[0214] Test 8 shows a product made by a process similar to that illustrated in test 4 except a fluoropolymer fiber (DuPont trademark Teflon®) was fed in upstream of the roll set 42 (42 a in FIG. 11) after the polyester fiber (DuPont trademark Dacron®) was drawn. The fluoropolymer and polyester were then stretch broken, drafted, and consolidated together to produce a blended yarn with a 278 denier. Such a product may be useful for making socks that minimize the formation of blisters on the wearer's feet. It is believed this product has filament length characteristics similar to those of test 1.

[0215] Test 9 shows a process similar to that in test 1 except a polyester fiber is used. A yarn is made having a denier of 274. It is believed this product has filament length characteristics similar to those of test 1.

[0216] Test 10 shows a product made by a process similar to that illustrated in FIG. 20, where a continuous filament elastic fiber (DuPont trademark Lycra®) was fed in upstream of the roll set 148 (148 a in FIG. 11) after the polyester fiber (DuPont trademark Dacron®) was drawn, stretch broken, and drafted. The Lycra® was tensioned to extend it about 100% before joining the Dacron® fiber and being consolidated together, with the Lycra® filaments remaining continuous. When the finished yarn was held under no tension, the Lycra® contracted and created a bulky loopy yarn that was highly elastic.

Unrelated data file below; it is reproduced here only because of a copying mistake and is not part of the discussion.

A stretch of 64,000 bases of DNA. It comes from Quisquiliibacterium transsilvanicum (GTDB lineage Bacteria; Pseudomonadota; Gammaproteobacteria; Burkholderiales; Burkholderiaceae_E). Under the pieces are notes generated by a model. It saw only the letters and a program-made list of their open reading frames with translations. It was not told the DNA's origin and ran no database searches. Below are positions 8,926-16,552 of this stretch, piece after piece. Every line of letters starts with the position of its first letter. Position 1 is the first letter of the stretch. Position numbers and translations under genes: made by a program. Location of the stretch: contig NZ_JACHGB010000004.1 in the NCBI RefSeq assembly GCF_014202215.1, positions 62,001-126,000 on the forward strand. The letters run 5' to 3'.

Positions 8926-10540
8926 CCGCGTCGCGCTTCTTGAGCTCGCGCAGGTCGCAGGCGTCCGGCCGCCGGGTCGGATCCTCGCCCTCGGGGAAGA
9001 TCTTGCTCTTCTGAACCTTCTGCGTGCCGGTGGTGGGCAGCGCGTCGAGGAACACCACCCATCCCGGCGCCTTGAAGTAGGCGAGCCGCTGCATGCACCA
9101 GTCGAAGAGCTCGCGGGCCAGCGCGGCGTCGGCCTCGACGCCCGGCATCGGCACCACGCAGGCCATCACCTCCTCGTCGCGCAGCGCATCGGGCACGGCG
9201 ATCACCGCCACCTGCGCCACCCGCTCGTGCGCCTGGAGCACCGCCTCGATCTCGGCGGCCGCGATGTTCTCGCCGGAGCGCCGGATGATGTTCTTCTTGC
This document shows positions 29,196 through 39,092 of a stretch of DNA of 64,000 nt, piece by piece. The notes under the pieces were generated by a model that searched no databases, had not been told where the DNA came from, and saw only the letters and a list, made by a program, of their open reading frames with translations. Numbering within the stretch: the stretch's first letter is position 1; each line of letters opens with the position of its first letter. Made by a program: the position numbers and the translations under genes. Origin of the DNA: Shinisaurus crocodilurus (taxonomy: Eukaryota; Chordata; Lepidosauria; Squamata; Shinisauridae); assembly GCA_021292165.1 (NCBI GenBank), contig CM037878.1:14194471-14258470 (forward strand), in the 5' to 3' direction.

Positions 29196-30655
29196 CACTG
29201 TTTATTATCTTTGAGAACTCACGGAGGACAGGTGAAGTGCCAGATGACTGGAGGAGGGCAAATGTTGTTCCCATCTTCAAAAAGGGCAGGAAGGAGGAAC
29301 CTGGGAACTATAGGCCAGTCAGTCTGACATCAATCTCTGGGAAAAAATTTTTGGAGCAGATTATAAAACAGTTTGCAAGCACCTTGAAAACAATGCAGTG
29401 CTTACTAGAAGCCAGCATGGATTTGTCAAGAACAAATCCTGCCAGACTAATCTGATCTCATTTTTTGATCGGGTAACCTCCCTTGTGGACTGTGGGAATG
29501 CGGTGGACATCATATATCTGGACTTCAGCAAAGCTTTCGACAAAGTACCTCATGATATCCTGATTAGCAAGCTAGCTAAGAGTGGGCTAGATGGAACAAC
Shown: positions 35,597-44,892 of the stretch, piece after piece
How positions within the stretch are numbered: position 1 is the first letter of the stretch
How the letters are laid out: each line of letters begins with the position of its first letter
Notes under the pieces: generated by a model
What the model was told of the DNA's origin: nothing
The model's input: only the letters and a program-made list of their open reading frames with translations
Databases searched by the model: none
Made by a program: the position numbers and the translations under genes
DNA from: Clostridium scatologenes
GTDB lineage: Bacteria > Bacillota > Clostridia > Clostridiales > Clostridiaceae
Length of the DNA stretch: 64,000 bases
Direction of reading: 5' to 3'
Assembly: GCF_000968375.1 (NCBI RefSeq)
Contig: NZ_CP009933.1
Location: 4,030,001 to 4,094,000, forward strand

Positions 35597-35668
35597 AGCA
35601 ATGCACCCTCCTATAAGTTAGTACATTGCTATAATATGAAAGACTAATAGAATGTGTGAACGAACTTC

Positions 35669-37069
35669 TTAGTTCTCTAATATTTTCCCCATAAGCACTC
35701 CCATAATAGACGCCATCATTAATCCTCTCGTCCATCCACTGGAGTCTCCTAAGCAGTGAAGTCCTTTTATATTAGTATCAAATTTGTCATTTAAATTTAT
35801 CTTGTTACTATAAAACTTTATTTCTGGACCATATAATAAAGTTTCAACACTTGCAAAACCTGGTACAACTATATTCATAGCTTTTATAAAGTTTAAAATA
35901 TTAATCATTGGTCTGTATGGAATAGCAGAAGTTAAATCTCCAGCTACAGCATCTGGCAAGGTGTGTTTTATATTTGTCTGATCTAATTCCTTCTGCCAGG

[0217] Test 11 shows a process similar to that in test 9, except the polyester filaments had a cross-section like that illustrated in FIG. 25, and a 277 denier yarn having split ends as in FIG. 24 was produced. It is believed this product has filament length characteristics similar to those of test 1.

[0218] Test 12 shows a process similar to that in test 1, except the feed fiber consisted of two different fibers, each a different color. The colored fibers were combined before drawing and were drawn and stretch broken together as a single bundle of fiber. The first fiber was a distinct pink color and the second was a distinct purple color. It is believed these two colors would each be non-neutral colors having a lightness less than 90%, and they would have a color difference of at least 2.0 CIELAB units. The resultant yarn had a color distinctly different than either of the feed fiber colors and it is believed that when this yarn would be woven into a fabric, the fabric would have a heather look.

[0219] Test 13 shows a process similar to test 12, except the pink colored fiber was replaced with a light gray fiber that it is believed would be a neutral color having a lightness of greater than 90%. The resultant yarn had a color distinctly different than either of the feed colors and the yarn itself had a distinct heather look.